Because its pure white appearance with white plaster coating looks like a dancing Shirasagi (Egret) with wings spread, this famous castle is also called the "Shirasagi-jo" or "Hakuro-jo". It was spared from damage during the war and from many other disasters and is in a remarkably preserved state compared to other castles. Seventy-four structures within the castle site including a tower and gate are designated as important cultural assets of Japan.
The year of establishment was 1346. Later, the warlord Toyotomi Hideyoshi (1536-1589), who ruled over most of Japan, built a full-scale castle wall, which became the base for present-day Himeji-jo. At the start of the Edo period, the castle underwent considerable renovation over a 9-year period to create the magnificent appearance we see today.
If you are confident in the strength of your legs and back to climb up and down, you should take a look around the inside of the castle. Clearly, beauty was not the only priority of those in power throughout the ages. Its complicated structure, particularly the three tall watchtowers connected by columns and winding maze-like passages, functions well as a war fort and conceals a mechanism to halt the invasion of enemies and throw them into confusion. The design is intended to prevent access to the tallest watchtower and castle keep, situated at the heart of the castle, which functions as a center, so beware if you go there without a map, you may get lost!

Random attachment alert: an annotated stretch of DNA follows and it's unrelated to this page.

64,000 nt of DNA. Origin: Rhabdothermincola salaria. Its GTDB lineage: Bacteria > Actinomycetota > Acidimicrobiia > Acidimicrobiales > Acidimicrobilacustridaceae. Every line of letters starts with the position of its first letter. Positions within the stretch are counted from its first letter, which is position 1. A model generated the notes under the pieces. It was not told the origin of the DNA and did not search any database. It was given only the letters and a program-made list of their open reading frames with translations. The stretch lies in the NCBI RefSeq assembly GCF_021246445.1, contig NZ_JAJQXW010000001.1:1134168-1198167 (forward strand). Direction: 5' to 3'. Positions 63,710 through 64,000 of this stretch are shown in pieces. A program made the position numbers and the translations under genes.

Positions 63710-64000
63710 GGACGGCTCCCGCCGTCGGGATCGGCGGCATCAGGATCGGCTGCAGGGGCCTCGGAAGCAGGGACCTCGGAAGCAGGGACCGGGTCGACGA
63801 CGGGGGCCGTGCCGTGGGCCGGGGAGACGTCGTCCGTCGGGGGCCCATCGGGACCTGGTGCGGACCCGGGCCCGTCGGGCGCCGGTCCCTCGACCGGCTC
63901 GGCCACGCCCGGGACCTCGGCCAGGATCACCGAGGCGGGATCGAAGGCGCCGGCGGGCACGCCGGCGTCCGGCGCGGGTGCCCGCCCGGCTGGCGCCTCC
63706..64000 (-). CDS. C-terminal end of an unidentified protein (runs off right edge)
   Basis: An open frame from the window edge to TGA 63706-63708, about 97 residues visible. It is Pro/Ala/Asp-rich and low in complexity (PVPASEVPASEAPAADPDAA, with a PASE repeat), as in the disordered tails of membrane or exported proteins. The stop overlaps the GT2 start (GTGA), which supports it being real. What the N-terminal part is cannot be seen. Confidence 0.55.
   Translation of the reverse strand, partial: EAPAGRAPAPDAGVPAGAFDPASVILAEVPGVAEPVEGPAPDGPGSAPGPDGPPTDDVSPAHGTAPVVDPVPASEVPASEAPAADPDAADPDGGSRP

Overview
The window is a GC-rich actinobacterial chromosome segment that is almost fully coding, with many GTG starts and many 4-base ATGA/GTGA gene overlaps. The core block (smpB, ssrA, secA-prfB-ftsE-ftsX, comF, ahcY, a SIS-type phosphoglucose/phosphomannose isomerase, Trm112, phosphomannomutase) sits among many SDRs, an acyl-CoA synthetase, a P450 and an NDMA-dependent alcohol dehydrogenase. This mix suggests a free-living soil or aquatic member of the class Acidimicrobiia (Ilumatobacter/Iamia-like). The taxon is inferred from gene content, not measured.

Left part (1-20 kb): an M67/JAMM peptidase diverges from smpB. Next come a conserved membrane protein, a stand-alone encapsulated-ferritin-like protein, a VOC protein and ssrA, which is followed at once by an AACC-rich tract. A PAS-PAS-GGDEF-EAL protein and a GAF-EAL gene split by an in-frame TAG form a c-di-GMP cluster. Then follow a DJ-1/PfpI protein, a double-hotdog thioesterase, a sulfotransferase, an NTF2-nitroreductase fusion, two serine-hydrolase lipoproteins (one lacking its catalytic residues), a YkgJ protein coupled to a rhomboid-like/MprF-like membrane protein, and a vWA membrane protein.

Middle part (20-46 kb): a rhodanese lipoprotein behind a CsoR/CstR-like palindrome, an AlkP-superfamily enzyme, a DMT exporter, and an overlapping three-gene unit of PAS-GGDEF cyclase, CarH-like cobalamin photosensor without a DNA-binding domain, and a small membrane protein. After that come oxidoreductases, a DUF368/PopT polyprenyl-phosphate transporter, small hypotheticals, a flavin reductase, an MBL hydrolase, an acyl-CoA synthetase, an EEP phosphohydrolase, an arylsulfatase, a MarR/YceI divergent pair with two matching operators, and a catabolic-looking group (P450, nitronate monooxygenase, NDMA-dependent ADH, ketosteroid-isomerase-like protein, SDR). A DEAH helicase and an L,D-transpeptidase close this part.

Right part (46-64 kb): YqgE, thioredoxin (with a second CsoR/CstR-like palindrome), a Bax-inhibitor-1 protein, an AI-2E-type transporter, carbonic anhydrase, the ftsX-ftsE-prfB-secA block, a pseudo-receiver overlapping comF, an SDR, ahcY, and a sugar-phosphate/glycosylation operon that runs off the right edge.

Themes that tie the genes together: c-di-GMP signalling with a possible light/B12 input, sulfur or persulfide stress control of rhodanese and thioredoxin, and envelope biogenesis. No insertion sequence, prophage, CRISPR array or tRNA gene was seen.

Among the many gates are the remains of gate mechanisms for dropping stones on the enemy if they manage to enter, or gates with an extremely narrow passageway so that not many people could pass at once. Numerous holes to shoot from are made in the castle wall and there are windows from which to drop gigantic stones on the enemy, too. It is very interesting that there is a kitchen in the inner court in case the castle falls under siege or an attempt is made to starve out the occupants. By the way, the thick coating of white plaster on the outer surface is not just there for aesthetic purposes but also for defense, because of its excellent resistance to fire and bullets.
The castle keep rising from the peak of Mt. Hime-yama is built with a total height of 32 m on a stone wall approx. 15 m high, and the view from the top of the keep is spectacular. On a fine day, you can imagine the emotions of a feudal warlord with his ambitions to dominate the whole country. At night, the entire castle is lit up, so a visit after sunset is highly recommended as well.